"I'm having side effects."
Tell your doctor about side effects that you find bothersome. Chances are, you can use a different medication that's more bearable. One of the best ways to minimize unpleasant side effects from heart medications is to avoid taking other drugs that interact adversely with them. Many drugs commonly prescribed for the prevention or treatment of heart disease should not be taken with other medications.
"It must be heartburn."
Ignoring chest pain is another common pitfall. Most people know that it might be a sign of angina or heart attack — or of nothing more than indigestion. But anyone having chest pain should err on the side of caution by calling the doctor and having an evaluation for heart disease. If you disregard chest pain or pretend it's not that big a deal, you could be denying yourself the chance for early — and potentially lifesaving — treatment.
Beta blockers are commonly used in people with coronary artery disease. While they were once considered an important blood pressure medication, they are now regarded as less effective at controlling blood pressure compared to other drugs. There are many types of beta blockers on the market, but all act by interfering with epinephrine (adrenaline), a hormone that normally stimulates the heart to beat faster and stronger. Beta blockers slow the heart rate and decrease the amount of work the heart must do. By lowering the oxygen needs of the heart, beta blockers help prevent or relieve angina symptoms and minimize damage during a heart attack.
When a person first starts a beta blocker, he or she may notice fatigue and a sluggish feeling. Over time these symptoms tend to be less prominent. Beta blockers used in heart disease are called selective beta blockers, such as metoprolol (Lopressor, Toprol XL).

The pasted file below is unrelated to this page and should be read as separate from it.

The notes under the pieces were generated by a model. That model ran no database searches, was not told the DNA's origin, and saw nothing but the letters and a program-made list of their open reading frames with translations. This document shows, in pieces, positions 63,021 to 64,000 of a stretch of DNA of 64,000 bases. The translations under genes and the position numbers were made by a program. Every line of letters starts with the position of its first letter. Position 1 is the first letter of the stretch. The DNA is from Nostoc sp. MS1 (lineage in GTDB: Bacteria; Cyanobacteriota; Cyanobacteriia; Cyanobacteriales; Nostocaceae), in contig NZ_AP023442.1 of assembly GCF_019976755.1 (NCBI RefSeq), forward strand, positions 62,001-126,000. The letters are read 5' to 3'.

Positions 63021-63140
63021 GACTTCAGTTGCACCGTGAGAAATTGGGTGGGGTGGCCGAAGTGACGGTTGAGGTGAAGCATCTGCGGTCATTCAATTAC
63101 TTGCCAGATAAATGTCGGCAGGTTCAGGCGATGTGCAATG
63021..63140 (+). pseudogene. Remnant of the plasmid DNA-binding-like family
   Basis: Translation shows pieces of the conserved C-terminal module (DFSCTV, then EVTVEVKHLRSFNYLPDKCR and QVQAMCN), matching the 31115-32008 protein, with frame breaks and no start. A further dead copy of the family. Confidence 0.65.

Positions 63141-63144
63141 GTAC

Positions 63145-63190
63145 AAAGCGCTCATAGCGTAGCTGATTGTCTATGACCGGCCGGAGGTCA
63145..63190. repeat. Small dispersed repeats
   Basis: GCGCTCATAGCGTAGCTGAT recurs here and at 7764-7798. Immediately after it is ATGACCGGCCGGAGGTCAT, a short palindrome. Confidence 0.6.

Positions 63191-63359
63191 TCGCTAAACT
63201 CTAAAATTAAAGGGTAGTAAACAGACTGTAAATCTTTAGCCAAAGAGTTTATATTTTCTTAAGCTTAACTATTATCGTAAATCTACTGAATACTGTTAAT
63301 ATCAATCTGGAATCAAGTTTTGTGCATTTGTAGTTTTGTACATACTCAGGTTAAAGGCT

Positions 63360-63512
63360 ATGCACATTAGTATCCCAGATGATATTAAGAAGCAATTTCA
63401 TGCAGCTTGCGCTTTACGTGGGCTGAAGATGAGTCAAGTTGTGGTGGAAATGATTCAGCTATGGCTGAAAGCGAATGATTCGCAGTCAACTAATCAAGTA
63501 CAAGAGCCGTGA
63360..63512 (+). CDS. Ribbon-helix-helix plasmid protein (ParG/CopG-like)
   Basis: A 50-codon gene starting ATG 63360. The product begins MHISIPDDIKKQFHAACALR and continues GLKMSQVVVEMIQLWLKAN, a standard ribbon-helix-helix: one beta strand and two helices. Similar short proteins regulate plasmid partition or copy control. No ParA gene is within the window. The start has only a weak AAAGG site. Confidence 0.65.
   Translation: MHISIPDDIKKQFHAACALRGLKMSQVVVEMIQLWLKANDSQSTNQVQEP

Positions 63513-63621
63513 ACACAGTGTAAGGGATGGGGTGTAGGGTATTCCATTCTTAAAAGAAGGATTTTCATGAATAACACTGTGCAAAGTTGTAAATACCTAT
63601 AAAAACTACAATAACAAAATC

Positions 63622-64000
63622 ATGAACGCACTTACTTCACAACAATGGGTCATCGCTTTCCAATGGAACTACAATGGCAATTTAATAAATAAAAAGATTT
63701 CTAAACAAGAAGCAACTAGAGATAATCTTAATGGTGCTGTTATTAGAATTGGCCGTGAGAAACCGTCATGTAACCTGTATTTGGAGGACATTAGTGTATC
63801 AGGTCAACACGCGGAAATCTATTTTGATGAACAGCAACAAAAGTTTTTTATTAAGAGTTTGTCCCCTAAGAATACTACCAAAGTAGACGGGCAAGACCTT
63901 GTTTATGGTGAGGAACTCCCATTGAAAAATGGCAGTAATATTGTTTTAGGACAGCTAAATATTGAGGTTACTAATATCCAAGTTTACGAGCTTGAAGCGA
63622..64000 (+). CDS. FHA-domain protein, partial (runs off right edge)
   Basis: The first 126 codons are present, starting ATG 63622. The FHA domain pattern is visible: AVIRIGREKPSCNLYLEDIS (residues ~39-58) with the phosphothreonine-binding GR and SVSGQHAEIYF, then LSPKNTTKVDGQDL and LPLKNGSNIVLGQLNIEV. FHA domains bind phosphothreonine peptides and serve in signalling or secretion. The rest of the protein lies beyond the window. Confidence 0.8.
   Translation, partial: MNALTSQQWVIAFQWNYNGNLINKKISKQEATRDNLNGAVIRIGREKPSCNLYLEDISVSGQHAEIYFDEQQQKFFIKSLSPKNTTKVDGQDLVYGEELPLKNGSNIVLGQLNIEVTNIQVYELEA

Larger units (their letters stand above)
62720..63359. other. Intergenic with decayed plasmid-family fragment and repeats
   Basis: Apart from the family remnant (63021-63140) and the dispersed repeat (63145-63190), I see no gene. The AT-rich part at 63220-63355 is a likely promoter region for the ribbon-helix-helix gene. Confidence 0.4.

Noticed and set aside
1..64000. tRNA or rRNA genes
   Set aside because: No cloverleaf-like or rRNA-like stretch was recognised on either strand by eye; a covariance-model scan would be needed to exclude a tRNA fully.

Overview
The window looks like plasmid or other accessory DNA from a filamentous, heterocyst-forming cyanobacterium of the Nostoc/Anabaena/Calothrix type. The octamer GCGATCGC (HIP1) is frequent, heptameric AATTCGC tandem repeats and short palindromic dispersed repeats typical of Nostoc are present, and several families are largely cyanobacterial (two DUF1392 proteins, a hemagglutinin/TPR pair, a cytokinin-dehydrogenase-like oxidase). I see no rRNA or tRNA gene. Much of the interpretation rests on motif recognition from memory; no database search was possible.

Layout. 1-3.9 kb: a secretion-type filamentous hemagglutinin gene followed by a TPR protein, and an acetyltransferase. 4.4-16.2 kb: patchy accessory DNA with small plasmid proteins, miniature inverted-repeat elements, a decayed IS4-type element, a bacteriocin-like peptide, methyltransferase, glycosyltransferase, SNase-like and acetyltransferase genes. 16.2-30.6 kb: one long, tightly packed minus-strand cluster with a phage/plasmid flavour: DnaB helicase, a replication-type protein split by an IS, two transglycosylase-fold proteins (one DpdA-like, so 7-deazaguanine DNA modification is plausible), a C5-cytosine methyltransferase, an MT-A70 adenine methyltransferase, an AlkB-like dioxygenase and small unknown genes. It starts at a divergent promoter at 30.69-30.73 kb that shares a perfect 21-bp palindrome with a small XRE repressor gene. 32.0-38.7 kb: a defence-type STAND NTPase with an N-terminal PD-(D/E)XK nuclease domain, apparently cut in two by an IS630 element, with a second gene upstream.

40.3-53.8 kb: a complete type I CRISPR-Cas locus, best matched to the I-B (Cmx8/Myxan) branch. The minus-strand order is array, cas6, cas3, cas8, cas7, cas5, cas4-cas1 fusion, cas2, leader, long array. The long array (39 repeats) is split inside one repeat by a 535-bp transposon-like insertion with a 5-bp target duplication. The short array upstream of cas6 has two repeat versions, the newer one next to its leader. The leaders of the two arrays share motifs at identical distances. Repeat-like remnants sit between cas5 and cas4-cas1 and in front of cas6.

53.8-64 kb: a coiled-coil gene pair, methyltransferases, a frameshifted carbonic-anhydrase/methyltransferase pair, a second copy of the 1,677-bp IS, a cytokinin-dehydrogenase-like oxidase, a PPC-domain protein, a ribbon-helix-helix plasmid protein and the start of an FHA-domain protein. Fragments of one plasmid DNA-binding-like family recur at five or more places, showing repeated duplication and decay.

Calcium-channel blockers are vasodilators: By dilating the coronary arteries, they increase blood flow to the heart and cut its workload by reducing blood pressure and the force of the heart's contractions. They are excellent anti-hypertensive medications, especially amlodipine.
Since statins were first introduced in the late 1980s, they have become the treatment of choice for lowering cholesterol, simply because they are so effective. Even so, they don't work for everyone; other medications are available to lower cholesterol and may be more beneficial for you, depending on your circumstances. If you have high triglycerides in addition to high LDL, for instance, the class of drugs known as fibric acid derivatives may help (see "Fibric acid derivatives"). If you have low HDL cholesterol, niacin is an option. Other medications such as colesevelam (WelChol) and ezetimibe (Zetia) lower LDL substantially and can be combined with statins to lower these levels even further (see "A cholesterol-lowering combination").
Statins, known medically as HMG-CoA reductase inhibitors, work by preventing the liver from making cholesterol (see Figure 8) and by forcing the liver to draw LDL cholesterol from the blood. These medications not only significantly lower LDL levels but also improve your overall cholesterol profile by lowering total cholesterol, slightly boosting HDL, and slightly lowering triglycerides — although by differing amounts. Since they were introduced in 1987, the statins have proved to be better at reducing cholesterol than other medications. What's more, studies have revealed that these medications have other benefits: They stabilize cholesterol-filled plaque in artery walls, promote the growth of new blood vessels, and calm inflammation. All of these actions help to reduce the risk for coronary artery disease and heart attack or stroke. Small wonder that statins are considered one of the most important advances in drug therapy since the 1970s.
Figure 8: How statins work
Most of the cholesterol circulating in your blood has been made by your liver, not digested from the food you eat. An enzyme called HMG-CoA reductase plays a key role in deciding how much cholesterol the liver makes.
But statins are not miracle pills, and they're not for everyone. They don't always lower cholesterol enough, and they cause troubling side effects in some people. It's also important to remember that eating healthy foods, exercising regularly, and losing weight if necessary are the best — and should be the first — approaches to treating high cholesterol and reducing the risk for heart attack or stroke. Consider the options carefully and talk with your doctor about whether to take a statin and, if so, which one to take.
Should you take a statin? It depends on a number of factors. In general, the higher your LDL cholesterol, and the greater your chances of having a heart attack or stroke, the more you'd benefit from taking a statin.